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Sergeant Edward Lamptey - the rest of the story. See beginning of the story on 10/9/17.

It was difficult to understand him for his face and particularly his mouth was disfigured and drawn as though he had suffered a stroke. He propelled himself into his house, returning in a moment with a packet all wrapped in newspaper and tied with his native ti-ti. He sat on the step of his verandah and as I watched him trying to undo the knots with fingers that were but stumps of fingers, for Sergeant Edward Lamptey was a leper, I felt my hands go forward many times to help. It was with the greatest difficulty that I held them back and held back also the tears which kept flooding into my eyes. He did not seem conscious of his disability and so I waited. Slowly he undid the parcel-first one newspaper sheet and then another until he brought out and unfolded, almost with reverence I felt, a flag-The Flag- under which he had once been prepared "to do or die." He was still the old soldier living in the past. He pointed to a long bamboo which lay beside his house, and looking at his cement steps with the hole in the centre, I exclaimed half aloud: "A flagstaff."

It was indeed with great difficulty that he was persuaded to make use of crutches. He feared they would not support him but once having used them going to the weekly market he realized all that they meant to him. No longer is he watching from his own doorstep but there he is right in the midst of things.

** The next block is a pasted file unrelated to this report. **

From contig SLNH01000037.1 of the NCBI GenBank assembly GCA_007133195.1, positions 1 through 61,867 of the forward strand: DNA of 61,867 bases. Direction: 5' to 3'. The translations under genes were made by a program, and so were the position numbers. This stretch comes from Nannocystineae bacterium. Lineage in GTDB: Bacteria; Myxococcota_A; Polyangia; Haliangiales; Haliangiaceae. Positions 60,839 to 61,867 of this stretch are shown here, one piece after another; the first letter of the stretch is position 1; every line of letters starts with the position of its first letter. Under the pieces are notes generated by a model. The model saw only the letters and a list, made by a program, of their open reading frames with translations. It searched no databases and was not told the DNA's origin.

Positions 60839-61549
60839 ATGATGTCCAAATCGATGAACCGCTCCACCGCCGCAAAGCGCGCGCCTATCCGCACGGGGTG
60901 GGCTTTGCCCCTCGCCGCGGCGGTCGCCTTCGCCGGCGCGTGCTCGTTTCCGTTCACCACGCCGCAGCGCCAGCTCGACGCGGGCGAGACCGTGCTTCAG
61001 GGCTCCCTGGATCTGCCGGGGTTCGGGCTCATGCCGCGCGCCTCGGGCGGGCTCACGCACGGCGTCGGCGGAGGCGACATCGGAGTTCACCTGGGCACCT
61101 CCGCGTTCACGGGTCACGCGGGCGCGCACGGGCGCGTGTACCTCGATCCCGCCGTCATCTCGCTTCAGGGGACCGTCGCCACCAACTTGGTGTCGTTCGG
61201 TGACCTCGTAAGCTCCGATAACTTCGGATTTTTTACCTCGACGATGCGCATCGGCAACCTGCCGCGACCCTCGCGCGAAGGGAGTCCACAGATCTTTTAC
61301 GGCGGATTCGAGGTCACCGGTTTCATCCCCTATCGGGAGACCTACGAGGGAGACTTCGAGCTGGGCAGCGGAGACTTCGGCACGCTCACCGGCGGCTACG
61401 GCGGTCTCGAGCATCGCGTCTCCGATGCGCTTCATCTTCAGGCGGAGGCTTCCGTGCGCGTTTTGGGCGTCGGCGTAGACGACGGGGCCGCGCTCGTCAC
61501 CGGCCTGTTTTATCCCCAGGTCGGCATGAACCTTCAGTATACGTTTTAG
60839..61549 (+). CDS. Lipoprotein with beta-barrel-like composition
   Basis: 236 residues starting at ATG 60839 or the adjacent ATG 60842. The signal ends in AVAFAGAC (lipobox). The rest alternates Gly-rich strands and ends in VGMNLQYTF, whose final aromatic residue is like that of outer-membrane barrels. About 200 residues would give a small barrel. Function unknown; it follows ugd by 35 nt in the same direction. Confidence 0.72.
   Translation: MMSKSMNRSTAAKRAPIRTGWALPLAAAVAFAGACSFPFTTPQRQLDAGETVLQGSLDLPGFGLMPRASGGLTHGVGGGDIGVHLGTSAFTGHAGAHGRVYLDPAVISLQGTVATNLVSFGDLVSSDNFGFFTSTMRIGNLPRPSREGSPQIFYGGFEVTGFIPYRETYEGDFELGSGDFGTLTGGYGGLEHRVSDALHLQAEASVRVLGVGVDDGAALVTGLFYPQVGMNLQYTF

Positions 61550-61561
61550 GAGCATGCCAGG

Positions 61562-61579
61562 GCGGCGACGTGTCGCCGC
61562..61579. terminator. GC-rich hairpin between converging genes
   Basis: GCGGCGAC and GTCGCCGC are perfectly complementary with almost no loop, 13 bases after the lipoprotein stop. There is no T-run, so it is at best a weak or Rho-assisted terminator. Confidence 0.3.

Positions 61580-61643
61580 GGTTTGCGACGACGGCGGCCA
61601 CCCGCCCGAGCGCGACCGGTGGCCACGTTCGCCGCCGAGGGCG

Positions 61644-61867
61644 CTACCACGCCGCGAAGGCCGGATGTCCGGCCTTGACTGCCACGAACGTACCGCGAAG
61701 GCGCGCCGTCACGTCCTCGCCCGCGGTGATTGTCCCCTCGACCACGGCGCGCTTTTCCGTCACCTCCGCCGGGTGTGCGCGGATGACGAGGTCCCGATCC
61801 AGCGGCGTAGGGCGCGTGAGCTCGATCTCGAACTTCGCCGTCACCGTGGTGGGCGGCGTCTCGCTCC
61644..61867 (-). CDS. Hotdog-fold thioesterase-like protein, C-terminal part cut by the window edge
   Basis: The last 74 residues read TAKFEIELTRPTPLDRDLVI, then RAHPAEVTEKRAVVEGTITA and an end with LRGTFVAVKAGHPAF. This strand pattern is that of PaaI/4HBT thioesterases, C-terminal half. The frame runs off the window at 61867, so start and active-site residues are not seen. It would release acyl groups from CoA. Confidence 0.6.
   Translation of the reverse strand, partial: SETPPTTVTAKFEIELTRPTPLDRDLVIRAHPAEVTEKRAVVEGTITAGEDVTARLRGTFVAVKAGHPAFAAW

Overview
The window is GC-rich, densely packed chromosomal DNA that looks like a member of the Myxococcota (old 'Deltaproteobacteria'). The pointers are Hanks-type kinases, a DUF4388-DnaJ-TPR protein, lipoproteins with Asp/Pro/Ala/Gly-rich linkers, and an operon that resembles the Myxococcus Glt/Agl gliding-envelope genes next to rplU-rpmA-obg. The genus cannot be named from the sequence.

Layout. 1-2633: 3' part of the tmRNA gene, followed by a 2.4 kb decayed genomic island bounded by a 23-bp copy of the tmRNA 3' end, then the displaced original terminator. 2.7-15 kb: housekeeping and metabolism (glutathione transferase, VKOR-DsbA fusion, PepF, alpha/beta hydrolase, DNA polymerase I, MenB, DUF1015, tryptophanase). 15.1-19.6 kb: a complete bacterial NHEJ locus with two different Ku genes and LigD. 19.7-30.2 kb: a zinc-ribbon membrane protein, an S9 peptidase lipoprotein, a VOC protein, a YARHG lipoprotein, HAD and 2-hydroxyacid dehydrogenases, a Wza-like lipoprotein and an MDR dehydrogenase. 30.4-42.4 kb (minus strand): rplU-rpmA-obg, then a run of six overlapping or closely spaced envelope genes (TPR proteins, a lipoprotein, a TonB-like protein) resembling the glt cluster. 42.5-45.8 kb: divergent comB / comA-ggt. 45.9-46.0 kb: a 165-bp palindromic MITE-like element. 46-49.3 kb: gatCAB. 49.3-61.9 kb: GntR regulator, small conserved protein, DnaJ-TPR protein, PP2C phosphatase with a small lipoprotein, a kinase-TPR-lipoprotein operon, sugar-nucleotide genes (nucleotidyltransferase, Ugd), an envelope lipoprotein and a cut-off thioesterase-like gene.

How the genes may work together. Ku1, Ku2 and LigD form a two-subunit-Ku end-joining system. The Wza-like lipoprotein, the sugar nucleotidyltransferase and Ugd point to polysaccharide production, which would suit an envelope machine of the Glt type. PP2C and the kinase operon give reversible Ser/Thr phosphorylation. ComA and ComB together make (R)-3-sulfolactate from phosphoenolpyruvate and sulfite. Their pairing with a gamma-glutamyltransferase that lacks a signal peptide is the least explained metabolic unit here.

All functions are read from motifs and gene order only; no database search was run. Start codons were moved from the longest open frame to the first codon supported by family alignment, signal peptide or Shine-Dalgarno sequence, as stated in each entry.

Sergeant Edward Lamptey is an important figure in the Settlement, for Sister has brought his training and discipline to good use and, as Chief Scoutmaster, each week he drills his troop, teaches them the Scout rules, examines their uniforms, which he collects after each function and keeps possession of until the next time. Two scouts dress him in his uniform - this only for state occasions - fix his beret at just the right angle and carry him to the field, one small boy following with his stool and yet another carrying his crutches.

At "Welcome" and "Farewell" ceremonies he is there with his troop. For Governor's visits they are on display, and when the Great Governor of all is carried round the palm- and flower- decked streets and compound of the Leprosy Settlement, his scouts are there along the route and as the favoured Guard of Honour at either side of the canopy, under which is the King of all scouts, Christ the King, to whom they whisper their scout rules "For you Jesus, all for you."

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